Two things that might surprise you if you only know Henry McMaster from his campaign ads and gubernatorial debate performance: He has been a responsible and at times courageous attorney general, who has largely avoided politicizing his office; and he has a charming, almost child-like belief in the potential for our state.
The TV/Internet McMaster is borderline political hack. If you didn't know him — and even if you did, but didn't have a chance to talk at length about his campaign — you'd think he thinks he's running against the president; and the more he campaigns, the more difficult it is to make out that line he had kept so clear between his office and politics.
The Henry McMaster who has been attorney general for the past eight years has a deep and abiding respect for the rule of law, and he has leaned heavily on the advice of career prosecutors and legal experts in his office. He has worked across party lines on issues such as fighting criminal domestic violence, for which he has become a passionate advocate.
He is the first attorney general I have known who fully appreciated that his job is to defend the constitution, not the government — so much so that he sided with a plaintiff who sued over lawmakers' dangerous and unconstitutional practice of stringing unrelated matters together in a single bill, even arguing in court against the Legislature's attorneys.
He laid out the legal roadmap that allowed the Legislature to bypass Gov. Mark Sanford on federal stimulus funds, and then sent his assistant to court to defend that approach. He did this because he was asked what the law required, and then sued over the resulting law — certainly not because it would help him in a battle among Republicans to get to the right of our libertarian governor. (And no, he says, he wouldn't be fighting the federal government in court if the Congress had simply expanded Medicare to the whole nation, and raised our taxes to pay for it; he'd be fighting it on the campaign trail, but that wouldn't raise the constitutional problems he is convinced are raised by a federal requirement that everybody buy insurance.)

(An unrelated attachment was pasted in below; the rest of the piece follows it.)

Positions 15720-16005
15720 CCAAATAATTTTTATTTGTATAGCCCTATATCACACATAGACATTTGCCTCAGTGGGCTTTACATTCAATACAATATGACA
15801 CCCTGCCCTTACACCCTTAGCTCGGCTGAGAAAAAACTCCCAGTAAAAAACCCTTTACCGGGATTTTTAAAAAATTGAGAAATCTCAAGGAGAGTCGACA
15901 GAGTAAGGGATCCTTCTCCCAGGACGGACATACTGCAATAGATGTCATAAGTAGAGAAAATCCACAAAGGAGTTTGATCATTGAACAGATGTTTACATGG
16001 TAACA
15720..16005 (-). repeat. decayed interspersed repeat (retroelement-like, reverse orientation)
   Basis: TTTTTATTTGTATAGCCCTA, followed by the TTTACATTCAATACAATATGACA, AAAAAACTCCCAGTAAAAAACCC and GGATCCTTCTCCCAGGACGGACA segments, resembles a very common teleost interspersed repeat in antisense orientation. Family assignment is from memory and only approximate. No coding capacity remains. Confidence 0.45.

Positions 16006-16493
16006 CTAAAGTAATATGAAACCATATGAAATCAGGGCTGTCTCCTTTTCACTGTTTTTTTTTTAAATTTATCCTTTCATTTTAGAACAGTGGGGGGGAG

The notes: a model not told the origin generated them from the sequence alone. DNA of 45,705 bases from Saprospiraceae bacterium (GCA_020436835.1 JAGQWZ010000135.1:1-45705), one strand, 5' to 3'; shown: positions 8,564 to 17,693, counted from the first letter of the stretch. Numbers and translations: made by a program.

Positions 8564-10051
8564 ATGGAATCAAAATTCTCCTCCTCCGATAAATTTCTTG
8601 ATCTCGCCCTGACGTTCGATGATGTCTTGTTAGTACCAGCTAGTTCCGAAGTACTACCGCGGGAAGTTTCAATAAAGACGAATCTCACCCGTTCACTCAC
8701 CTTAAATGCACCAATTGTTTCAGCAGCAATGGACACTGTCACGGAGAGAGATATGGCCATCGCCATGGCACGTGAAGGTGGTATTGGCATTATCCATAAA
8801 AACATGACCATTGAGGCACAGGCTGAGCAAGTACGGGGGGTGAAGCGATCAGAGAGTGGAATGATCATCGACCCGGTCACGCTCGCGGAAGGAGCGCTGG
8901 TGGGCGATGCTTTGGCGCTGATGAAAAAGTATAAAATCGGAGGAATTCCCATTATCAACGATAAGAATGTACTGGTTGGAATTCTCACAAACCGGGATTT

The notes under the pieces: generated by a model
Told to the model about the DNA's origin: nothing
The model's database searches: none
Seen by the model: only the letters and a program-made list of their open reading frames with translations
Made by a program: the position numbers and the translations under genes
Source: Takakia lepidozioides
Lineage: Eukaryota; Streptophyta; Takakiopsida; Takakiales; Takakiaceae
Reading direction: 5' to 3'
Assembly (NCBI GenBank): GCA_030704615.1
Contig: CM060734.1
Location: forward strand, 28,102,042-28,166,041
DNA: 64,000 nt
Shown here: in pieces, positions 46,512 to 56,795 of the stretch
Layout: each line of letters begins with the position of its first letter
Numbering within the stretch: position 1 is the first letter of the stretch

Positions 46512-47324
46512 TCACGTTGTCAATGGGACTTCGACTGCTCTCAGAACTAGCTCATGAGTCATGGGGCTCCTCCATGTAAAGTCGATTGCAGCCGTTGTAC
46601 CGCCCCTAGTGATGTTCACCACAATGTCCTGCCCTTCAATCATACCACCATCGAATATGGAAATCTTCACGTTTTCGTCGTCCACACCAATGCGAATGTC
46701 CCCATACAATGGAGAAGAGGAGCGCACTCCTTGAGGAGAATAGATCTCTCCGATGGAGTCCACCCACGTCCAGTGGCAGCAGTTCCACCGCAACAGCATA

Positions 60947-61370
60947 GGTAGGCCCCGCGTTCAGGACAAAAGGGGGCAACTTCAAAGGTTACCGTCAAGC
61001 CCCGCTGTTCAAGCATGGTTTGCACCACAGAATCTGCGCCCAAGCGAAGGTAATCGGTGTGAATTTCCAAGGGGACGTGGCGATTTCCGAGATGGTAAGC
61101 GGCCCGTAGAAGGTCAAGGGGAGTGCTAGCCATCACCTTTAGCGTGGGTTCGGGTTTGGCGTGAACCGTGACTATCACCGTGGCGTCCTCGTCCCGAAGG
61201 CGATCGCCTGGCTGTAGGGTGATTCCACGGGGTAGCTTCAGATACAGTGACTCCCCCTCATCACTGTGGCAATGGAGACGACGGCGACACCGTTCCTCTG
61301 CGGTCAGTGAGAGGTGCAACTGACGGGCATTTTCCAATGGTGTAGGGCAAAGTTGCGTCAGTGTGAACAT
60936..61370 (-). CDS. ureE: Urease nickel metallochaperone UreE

Like all the GOP candidates, the TV/Internet McMaster believes in the power of low taxes to "unleash the entrepreneurial spirit" and revive our economy; he even has been at times the most extreme in his slash-taxes-first approach. The real-life McMaster clearly has that "if you lower it, they will come" conviction, but when he blends it with his even stronger belief in the power of South Carolina, he almost makes you believe that supply-side economics could actually work at the state level.
Talking about our state's tremendous untapped potential is boilerplate for politicians, but Mr. McMaster's aw-shucks enthusiasm sets him apart. When I asked what he saw as the main difference between himself and his opponents, he went straight to that quality I had in mind: "I see the glass as half full, not half empty. I see enormous potential. I see a great happy opportunity.… You have to aim high, write it down, and do it now. I'd rather aim high and fail than aim low and succeed. I see our prospects as unlimited."
Yes, he really does talk that way.
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